On Friday, September 18, 2020, people will march in 11 communities throughout the province to call for improving current forest policies to ensure ecosystem health is the priority, to revive community participation in forestland management and restore government oversight of forestry. In conjunction with the province-wide protest, the Shuswap Environmental Action Society SEAS) is hosting a noon rally at the Ross Creek Plaza with COVID safety measures in place.
SEAS president Jim Cooperman explained why the protest is planned, “the problems with forest management in British Columbia have gone from bad to worse, as what little old growth forest that remains continues to be logged at unsustainable rates. Former forestry-dependent communities are reeling as mills are shuttered, jobs lost, whole logs are exported, water supplies are trashed and floods and landslides destroy homes and livelihoods. People are fed up and see this protest as one way to get the message out to the wider public.”
To participate in the event, everyone is encouraged to bring a sign and wear green. In addition to speeches and live music by local songwriter and playwright, Linz Kenyon, there will be a short play by the Salmon Actors Studio entitled, “The Lumberjack’s Dilemma.”
Using humour, well-respected local thespian James Bowlby wrote the script that explores many of the concerns with ongoing forest mismanagement and ends with a twist. Three actors, Teresa McKerral, Ryley Crouse and Dylan Taylor are in the production and are looking forward to when can appear in an upcoming dinner theatre show.
On September 11, the B.C. government announced a new plan to protect old growth forests that include logging deferrals on 353,000 hectares. However, as Jim Cooperman explains, the new approach is filled with flaws, “One might believe that the recent provincial government announcement about protecting more old growth forest will help reverse the ongoing biodiversity crisis. In reality, it is just “smoke and mirrors” by a government more concerned about the interests of corporations than improving environmental protection and following the advice of scientists.” An analysis of the areas shows that most of the land now under deferral does not consist of high quality old growth and instead includes some second growth and low productivity forests. As well, there is no timetable or commitment for implementing the 14 recommendations in the old growth forest report released on the same day.
Learn more at the Forest March website
Despite the change of government in Victoria, there have been no changes to forestry policies that have provided corporations with unfettered access to the rapidly declining timber supply. To address the negative impacts such as damaged water supplies, floods, loss of wildlife habitat, loss of recreational opportunities, loss of jobs, and loss of endangered species that are increasing exponentially, community activists are organizing a virtual five-day long summit culminating in a day of protest on Friday, September 18th.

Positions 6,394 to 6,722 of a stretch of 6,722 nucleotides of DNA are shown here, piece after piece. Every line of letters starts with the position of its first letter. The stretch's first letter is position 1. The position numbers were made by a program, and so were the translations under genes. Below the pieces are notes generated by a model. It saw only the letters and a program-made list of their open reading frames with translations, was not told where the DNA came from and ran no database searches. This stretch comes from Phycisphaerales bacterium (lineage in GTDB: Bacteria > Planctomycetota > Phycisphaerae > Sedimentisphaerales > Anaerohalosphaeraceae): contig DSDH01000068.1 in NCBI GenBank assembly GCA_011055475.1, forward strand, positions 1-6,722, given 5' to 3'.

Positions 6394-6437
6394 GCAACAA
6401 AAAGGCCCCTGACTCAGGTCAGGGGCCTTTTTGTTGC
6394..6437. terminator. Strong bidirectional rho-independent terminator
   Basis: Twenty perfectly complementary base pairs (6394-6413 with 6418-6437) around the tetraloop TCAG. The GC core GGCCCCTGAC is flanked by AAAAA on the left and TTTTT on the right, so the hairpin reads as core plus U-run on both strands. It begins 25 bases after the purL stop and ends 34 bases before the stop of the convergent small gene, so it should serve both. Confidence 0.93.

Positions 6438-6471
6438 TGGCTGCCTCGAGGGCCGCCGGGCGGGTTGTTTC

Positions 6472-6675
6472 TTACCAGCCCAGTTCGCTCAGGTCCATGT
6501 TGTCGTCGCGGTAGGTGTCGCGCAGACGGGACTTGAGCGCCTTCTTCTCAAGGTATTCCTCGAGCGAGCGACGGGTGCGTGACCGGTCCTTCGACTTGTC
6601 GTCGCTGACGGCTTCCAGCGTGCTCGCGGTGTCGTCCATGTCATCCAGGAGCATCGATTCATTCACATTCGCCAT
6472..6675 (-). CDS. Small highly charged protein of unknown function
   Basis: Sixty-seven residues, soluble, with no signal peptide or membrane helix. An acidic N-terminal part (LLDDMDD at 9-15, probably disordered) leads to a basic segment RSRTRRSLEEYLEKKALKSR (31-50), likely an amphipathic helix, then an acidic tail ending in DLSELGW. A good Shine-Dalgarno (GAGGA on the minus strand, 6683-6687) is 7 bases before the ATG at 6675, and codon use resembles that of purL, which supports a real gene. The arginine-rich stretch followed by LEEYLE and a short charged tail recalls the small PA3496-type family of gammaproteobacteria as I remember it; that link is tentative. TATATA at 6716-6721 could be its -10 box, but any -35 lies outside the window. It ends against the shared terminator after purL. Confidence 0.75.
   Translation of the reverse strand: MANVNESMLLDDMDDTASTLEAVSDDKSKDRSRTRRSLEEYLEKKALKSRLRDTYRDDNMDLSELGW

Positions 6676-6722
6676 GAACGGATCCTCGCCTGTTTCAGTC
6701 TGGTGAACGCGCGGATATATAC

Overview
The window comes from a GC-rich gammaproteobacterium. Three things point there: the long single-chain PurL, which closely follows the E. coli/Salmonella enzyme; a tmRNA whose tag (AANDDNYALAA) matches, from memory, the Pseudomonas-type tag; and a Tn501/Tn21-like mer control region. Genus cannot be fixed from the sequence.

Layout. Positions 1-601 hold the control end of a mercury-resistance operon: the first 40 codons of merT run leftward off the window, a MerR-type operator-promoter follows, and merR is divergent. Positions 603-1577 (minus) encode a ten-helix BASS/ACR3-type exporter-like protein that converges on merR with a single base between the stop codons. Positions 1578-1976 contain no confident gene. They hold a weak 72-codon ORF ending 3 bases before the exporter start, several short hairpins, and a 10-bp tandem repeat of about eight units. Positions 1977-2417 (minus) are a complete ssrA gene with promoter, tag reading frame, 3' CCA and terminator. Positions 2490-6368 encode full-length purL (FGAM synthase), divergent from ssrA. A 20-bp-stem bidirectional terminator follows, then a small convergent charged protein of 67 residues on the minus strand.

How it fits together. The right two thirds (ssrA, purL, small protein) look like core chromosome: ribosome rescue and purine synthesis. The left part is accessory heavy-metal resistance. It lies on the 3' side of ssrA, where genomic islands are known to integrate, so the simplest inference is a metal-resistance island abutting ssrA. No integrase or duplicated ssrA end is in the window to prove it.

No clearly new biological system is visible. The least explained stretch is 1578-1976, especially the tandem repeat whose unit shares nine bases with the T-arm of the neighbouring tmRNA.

The province-wide event’s lead organizer, Jennifer Houghton, is still reeling from the devastating floods in her home town of Grand Forks that were a direct result of the massive clearcutting in the upper watersheds of the Grandby and Kettle Rivers. Another organizer, Taryn Skalbania is from Peachland, which has been forced to build an expensive water treatment plant because its water supply is full of silt due to extensive clearcut logging.
While the problems have not been as severe here in the Shuswap, we have definitely have had our share. Landslides have crashed down into homes and communities, due to the combination of heavy rain and melting snow on steep hillsides that have been clearcut logged. The local population of endangered mountain caribou is hanging by a thread, as so much of their habitat has been logged and predator wolves move higher up the mountainside on logging roads and snowmobile trails.
After decades of overcutting and highgrading here and throughout the province combined with the impacts of pine beetles and fires, there are far fewer trees left to log and what remains is of lower quality. As well, automation has reduced the number of jobs in the forest industry. Consequently, there are only a few large wood-processing facilities still operating in the Shuswap.
Often, it is BC Timber Sales (BCTS) or smaller licensees that operate in the marginal old growth cedar/hemlock stands, which is resulting in massive amounts of waste left in enormous burn piles. Thankfully, some of the waste that is fairly close to the highway is now getting chipped, loaded into chip trucks and shipped to the pulp mill in Kamloops.
Given the history of logging-related landslides in the Shuswap, the major concerns are the proposed clearcuts above Mara Lake and Bastion Creek. Recently, a retired hydrologist reviewed the revised assessment for the Bastion Creek logging and found it was flawed. The government hydrologist also agreed it was defective, but cannot get involved due to her upcoming retirement.
Sadly, the timber that BCTS proposes to log on the Bastion hillside is of inferior quality and would not likely generate much income. If the logging goes ahead, the summer homes located alongside the creek near the lake will be at risk. Under the current model of forest management, timber extraction takes priority over private property and peoples’ safety.
There are solutions to the ongoing forest mismanagement. The team that is organizing the upcoming summit are calling for a “New Forest Charter” that would give priority to nature rather than to corporate profits in decision making, provide greater public control of public land and eliminate unfettered corporate control, reinstate local land use planning and ensure all management is based on science rather than profits.